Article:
Restricted Mobility

Possible characteristics you might see the student display:

  • Looks of pain/discomfort while sitting or standing 
  • Trouble getting to class on time
  • Difficulty handling/moving objects, such as pencils, book pages, etc
  • Difficulty walking, sitting or standing for long periods of time
  • Use of wheelchair, walker or crutches
  • Low stamina
  • Use of service animal or a personal assistant

Top 10 teaching strategies to consider:

  1. Don't assume a student wants your help. Ask.
  2. Make sure that the student is allowed adequate access into and about the classroom. Determine with the student the best seating location. (Contact Center for Accessibility Resources if modifications need to be made.) Additional space may be needed for a service animal or personal assistant.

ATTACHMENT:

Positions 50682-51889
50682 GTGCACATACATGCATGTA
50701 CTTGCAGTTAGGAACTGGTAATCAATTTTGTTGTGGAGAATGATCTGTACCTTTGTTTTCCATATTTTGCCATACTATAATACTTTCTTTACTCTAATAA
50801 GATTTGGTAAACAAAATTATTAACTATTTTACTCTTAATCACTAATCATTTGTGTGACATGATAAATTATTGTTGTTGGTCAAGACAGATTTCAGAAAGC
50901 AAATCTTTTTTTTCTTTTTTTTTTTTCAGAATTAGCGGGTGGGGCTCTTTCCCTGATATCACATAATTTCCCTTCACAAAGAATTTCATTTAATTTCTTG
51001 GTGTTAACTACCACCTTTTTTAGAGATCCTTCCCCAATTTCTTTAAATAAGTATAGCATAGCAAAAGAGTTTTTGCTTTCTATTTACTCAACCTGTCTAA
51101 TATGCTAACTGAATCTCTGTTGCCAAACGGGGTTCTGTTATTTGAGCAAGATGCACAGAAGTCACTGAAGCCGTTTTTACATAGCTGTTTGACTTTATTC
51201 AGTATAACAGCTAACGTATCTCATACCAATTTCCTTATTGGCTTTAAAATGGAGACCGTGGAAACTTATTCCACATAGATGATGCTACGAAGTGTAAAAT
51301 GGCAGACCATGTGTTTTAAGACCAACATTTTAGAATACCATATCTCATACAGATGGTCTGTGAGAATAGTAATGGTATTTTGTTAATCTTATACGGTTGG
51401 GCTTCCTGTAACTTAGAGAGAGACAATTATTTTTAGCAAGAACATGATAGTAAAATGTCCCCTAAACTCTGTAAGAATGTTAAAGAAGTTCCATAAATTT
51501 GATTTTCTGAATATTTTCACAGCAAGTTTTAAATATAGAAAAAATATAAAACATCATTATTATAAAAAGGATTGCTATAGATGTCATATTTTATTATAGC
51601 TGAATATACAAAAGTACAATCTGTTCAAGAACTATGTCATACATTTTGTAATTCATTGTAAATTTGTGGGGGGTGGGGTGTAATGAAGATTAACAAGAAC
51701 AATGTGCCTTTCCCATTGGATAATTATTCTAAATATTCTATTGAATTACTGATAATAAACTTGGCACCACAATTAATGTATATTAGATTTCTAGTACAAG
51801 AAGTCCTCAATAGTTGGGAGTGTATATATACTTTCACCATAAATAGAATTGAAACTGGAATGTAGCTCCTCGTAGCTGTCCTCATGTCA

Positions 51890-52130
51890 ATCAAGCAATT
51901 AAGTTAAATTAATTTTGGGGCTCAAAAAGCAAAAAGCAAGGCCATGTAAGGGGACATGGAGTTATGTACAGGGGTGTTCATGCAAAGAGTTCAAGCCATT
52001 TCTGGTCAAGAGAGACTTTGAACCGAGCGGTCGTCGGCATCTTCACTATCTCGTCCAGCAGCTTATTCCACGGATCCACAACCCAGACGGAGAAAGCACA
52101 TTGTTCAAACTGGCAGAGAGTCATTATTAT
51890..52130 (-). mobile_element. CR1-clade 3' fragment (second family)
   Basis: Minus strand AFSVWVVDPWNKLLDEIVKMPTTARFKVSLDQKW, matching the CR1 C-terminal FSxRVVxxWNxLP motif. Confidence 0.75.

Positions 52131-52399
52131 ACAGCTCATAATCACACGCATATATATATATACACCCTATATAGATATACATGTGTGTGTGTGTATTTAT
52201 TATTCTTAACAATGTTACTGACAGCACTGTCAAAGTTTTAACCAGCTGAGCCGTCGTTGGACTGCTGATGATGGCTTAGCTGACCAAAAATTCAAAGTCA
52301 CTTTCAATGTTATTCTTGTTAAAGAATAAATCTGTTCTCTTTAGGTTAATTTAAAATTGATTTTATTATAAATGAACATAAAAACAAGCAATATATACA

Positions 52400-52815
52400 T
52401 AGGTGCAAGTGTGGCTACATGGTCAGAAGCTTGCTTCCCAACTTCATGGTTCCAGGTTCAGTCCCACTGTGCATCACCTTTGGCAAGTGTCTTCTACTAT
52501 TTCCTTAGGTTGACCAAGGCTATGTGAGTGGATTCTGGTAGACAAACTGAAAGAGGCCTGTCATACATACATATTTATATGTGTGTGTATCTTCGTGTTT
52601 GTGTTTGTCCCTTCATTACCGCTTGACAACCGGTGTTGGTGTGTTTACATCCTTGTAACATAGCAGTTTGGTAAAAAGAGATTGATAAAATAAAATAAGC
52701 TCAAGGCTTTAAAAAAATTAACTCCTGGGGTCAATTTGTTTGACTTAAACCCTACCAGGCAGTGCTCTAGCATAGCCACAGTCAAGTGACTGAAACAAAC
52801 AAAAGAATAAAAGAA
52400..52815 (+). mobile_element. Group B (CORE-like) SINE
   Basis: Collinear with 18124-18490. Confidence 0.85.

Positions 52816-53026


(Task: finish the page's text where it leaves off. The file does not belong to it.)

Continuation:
3. Think in advance about field trips. Make calls to ensure appropriate transportation and that the site is accessible. If a particular field trip is inaccessible or presents too big of a health risk for a student, offer an alternative activity which may offer the student some of the same learning as would have occurred on the field trip.
  4. Make sure all equipment in the classroom is within the student's access (Contact Center for Accessibility Resources for consultation if needed.)
  5. Allow student to tape-record the class lectures.
  6. Consider allowing student to make verbal presentations, instead of written reports.
  7. Provide materials in electronic format on your website.
  8. Allow students to make presentations from their seats instead of presenting in the front of the room.
  9. Be sure of the emergency route from your classroom. Talk with the student about the type of assistance s/he will want.
  10. Speak with a student at their eye level.

Check out these other resources:
http://www.washington.edu/doit/Faculty/

If you would like to read more about this topic see Disability Services: "Faculty Training Tips: Guidance for Teaching Students with Disabilities, Chapter 5, pages, 117-125.